We are sitting in a darkened theatre waiting for the play to begin. It is a full house. The entire run is sold out. The squeak of a pulley tells us the curtain has opened. But we do not see this because there are no stage lights, just blackness. Is the lighting operator asleep? Drunk? Murdered? Run off with the cashier? We hear movement, actors pacing, props being shoved around. Something falls, breaks. A vase maybe? A skull? No words are spoken, just the occasional grunt. We assume it is human but cannot be sure. This must all be part of the script, this darkness, this enigma, some avant-garde theatre experiment. We are game. We roll with it. To flee to the well-lit lobby for safety would be an act of cultural illiteracy. Patrons begin to murmur to their partners. I reach out to touch your arm but there is only sand. A gull cries. I smell brine.

sometimes a whisper
is just the sea destroying

itself on the beach

* * *


Jane Lovell

They keep coming.
He wields his stick.
There is the great sea, the blue air,
this endless tide of tweedling curiosities
hovering to land.
He is king, his whip of scalesia dislocating
vertebrae, unhinging the graceful heads.
Like angels they fall, hit the rocks, unfold

into stillness.

Around this child, this god, stretch the hulks
of wolves, black-eyed leopards sent by witches
through the vast pitch skies of Zanzibar,
a mound of seals, fur stiff as parchment
cracking in the heat, a floating mink that nobody
has registered, a fleet of sightless sea cows
filmed with salt, the final pair of twisted auks,

their fledgling curling in its oils.

Earth exhales and turns upon her shoulder
casting languid shadows through her forests,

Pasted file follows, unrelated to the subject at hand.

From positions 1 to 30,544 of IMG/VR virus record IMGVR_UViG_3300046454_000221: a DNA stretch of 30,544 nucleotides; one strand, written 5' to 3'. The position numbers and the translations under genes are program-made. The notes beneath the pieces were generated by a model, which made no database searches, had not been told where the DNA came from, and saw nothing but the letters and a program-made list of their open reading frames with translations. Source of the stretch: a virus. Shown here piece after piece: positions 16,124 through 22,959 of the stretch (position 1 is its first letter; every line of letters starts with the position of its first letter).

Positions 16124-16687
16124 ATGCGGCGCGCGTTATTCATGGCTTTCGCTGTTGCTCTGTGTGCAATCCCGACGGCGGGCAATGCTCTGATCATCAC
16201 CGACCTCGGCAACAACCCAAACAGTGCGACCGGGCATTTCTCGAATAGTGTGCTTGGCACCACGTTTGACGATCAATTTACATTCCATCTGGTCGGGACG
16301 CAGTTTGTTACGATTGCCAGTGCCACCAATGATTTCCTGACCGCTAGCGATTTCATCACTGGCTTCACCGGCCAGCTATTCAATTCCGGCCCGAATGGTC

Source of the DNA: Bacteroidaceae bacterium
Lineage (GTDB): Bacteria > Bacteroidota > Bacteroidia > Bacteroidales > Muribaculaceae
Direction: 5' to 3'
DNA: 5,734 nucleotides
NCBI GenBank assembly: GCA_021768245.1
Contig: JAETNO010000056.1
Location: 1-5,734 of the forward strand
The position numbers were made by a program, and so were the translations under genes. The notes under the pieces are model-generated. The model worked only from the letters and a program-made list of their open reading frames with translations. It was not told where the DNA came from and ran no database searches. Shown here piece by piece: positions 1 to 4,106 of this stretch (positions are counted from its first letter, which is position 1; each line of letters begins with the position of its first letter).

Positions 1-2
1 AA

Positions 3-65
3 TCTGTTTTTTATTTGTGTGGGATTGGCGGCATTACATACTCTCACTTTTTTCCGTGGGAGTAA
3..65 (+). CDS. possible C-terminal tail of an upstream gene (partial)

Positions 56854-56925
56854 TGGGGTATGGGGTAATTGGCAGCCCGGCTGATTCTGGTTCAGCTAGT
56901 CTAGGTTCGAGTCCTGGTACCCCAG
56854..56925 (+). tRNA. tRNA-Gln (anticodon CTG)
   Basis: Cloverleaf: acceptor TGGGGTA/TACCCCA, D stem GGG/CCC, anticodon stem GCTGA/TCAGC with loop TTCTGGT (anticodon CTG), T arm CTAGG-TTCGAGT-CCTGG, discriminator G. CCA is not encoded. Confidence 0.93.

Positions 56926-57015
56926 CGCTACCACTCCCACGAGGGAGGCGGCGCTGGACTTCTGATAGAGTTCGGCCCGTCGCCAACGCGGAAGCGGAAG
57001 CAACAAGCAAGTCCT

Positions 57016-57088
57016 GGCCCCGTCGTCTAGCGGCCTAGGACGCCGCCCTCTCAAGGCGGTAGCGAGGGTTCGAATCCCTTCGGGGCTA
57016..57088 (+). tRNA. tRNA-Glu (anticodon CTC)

her swelling oceans.
Under a Vertical sun, boy becomes bone,
the bones of doves and finches, sand.
Stuffed skins in glass cabinets line halls
that echo with our footsteps.
We are all in this together.

No one is watching.

* * *

Basket Weaver

Kim Goldberg

When ten per cent of the population could no longer walk, the old woman wove a large basket from willow branches that were still alive and growing. The basket was covered with narrow green leaves from the living branches. The leaves danced and shimmied in the wind. They flashed in the sun like a bright ball of herring spawning their puny brains out in the tossing surf. The leaves were swooning and copulating like only chlorophyll can – beyond the strictures of blood and bone and moist openings. The basket was the old woman’s gift to the town. She told the stricken people to enter one by one, crawling to it on their elbows and bellies since their legs no longer worked. No matter how many people entered, the basket never got full. This went on for quite some while until all the belly-crawlers were inside and the basket had been closed up tight. The people who entered were never seen again, but each night fireflies would sift out through the slits between the willow branches and light up the town.